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increase unless there's a potential before for substantial cuts. it gives them some cover. when you talk about timing, it's how long will it take for harry reid and mitch mcconnell to figure out some solution which boehner and cantor said thaed be open to at the last second. can they do that in the next few weeks in order to avert this horrific armageddon on the economy. it's not going to happen next week. next week the house is going to proceed the way they want to proceed. it will give them the cover. it's certainly ticking away and there's no clear solution as to what can pass the house republican conference. >> and chuck, do you get the sense that this is the president saying today we expect some votes on the house side. this is to let them not only have political cover, but let off steam, be able to point to something as luke was suggesting and then think might get to something more serious toward the end of next week? >> there's some back channel
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negotiations going on between senate republicans and house republicans so that the deal that is being negotiated between harry reid and mitch mcconnell which by the way white house aides are a part of that negotiation. that's why you know the deal that's happening, what they're putting together is probably going to be the final deal. there is some space as you will, the president eluded to it, they need some space to do a few of these political votes that they're going to do next week to get on the record. after that, you still have the 22nd coming up. it is only july 15th. there is sort of a week to get the politics out of the way specially. and -- especially. and over the weekend put this bill together over the next three to five days. that's what will get delivered about one week from monday is the understanding i have. >> one more than important in there is we're also hearing from the republican aides that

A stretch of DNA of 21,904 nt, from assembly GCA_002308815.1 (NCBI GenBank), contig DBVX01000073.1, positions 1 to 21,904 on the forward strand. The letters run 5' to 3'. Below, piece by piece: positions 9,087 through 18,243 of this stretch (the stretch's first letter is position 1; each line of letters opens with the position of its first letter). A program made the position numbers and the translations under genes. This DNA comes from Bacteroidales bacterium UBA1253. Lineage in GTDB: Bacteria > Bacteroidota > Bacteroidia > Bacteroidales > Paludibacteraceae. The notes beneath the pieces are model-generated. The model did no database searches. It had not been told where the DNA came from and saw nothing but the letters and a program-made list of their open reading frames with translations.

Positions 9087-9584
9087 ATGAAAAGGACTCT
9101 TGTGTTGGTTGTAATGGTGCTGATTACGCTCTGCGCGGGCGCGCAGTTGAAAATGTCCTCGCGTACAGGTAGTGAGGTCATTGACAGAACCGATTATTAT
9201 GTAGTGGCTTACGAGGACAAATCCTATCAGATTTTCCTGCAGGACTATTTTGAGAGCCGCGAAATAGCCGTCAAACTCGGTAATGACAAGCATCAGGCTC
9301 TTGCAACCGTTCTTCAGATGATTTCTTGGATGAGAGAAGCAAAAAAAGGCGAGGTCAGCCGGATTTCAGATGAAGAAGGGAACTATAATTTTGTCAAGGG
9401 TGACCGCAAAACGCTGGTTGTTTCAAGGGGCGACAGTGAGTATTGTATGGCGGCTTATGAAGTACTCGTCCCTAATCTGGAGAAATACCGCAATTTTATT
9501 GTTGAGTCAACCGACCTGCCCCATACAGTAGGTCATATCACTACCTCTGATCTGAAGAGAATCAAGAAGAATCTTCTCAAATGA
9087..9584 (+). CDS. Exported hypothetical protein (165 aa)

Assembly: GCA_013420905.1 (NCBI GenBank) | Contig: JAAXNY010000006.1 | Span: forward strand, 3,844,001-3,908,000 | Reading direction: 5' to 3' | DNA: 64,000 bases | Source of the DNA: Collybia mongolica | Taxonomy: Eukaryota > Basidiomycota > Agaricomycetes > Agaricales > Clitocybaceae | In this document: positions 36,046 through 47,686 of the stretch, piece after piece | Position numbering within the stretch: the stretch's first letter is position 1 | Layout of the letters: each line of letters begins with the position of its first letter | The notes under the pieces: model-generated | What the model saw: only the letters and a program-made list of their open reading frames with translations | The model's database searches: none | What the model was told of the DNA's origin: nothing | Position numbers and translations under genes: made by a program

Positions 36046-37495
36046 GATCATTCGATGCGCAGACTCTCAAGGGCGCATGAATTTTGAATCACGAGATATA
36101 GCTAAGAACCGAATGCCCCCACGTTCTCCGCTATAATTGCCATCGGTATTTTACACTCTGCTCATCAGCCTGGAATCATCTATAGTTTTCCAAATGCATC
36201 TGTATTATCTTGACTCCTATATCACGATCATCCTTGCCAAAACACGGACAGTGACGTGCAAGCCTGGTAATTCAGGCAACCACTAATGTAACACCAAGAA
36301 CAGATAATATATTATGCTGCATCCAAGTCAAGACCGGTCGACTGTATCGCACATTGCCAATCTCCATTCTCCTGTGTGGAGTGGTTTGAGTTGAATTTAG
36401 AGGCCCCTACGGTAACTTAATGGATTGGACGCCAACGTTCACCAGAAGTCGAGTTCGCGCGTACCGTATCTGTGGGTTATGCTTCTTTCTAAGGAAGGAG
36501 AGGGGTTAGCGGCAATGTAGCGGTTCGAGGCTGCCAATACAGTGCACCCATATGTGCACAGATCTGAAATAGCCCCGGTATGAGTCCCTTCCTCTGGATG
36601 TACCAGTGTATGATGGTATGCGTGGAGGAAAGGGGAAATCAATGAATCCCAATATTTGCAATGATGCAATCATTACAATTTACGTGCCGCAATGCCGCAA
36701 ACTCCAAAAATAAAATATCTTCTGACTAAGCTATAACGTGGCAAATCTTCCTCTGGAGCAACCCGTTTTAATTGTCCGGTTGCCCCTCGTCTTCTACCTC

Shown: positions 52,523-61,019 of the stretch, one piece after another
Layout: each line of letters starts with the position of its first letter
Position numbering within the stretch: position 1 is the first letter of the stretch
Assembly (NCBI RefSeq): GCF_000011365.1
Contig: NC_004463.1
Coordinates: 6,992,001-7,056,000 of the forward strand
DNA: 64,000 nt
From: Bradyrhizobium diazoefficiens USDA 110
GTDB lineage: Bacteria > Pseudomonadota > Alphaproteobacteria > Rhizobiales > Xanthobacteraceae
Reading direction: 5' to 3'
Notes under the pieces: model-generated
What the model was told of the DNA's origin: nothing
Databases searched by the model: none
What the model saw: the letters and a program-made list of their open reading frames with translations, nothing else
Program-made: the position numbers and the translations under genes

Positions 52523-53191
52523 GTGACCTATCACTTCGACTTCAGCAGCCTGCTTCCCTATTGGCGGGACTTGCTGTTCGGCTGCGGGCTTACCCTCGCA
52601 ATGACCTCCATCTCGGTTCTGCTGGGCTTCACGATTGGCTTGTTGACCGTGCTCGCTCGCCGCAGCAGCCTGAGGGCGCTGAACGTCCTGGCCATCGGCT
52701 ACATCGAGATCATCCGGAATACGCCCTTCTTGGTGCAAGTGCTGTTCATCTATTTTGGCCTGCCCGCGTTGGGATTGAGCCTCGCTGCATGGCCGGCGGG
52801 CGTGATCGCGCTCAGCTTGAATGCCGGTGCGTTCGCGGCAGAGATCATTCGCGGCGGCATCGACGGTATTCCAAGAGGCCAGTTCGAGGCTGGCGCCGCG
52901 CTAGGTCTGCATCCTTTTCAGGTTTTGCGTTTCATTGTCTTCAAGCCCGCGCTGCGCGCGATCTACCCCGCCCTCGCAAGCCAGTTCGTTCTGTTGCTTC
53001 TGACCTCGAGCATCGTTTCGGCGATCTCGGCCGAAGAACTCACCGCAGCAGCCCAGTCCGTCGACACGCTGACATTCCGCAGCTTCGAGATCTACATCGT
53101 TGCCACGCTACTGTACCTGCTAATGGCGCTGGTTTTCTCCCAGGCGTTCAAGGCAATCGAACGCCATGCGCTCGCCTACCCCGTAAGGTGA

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anything that would come out of the senate between mcconnell and reid along with that is the clean extension. they want to have $1 trillion in cuts there to at least give house republicans the idea that they're at least cutting spending. it's not a free pass which mcconnell originally intended. >> luke russert and chuck todd. we know what you're doing for the next two weekends. thank you both very much. and david gregory we know what he does on the weekend "meet the press." we've watched these sort of political plays before. we both have for many years. you get the sense that something might come together. that everyone doesn't want to take responsibility for what could happen in the markets. experts are telling us it could be like lehman brothers in 2008. it could be fast, it could be rapid. it could be really cataclysmic. >> nobody wants the political blame for that. i think listening to chuck and
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luke, i think the $1 trillion figure is important. that's a big number. it's also a number that's just about been agreed to as part to have biden talks. what i heard the president say today is i can go along with that if that's the price of getting the debt ceiling raised. and still not have any tax hikes. i can do that, if we get more than that in spending cuts, i can't do that unless we raise taxes, too. when chuck says he'll sign what comes to him, i'm curious if it can get above $1 trillion and it will be in the negotiations. here's the bigger point. the bigger point is the president has the political interest to do something big. he wanted to say i dealt with the deficit. i was the one to bring both sides together. it hasn't happened. he does want to frame that post debate that 2012 debate. let's fight about taxes. let's fight about what the american people want. he said, republicans are stand manager the way. the american people want a balanced approach. cut spending, yes. but raise some taxes, too so we can get to a balanced approach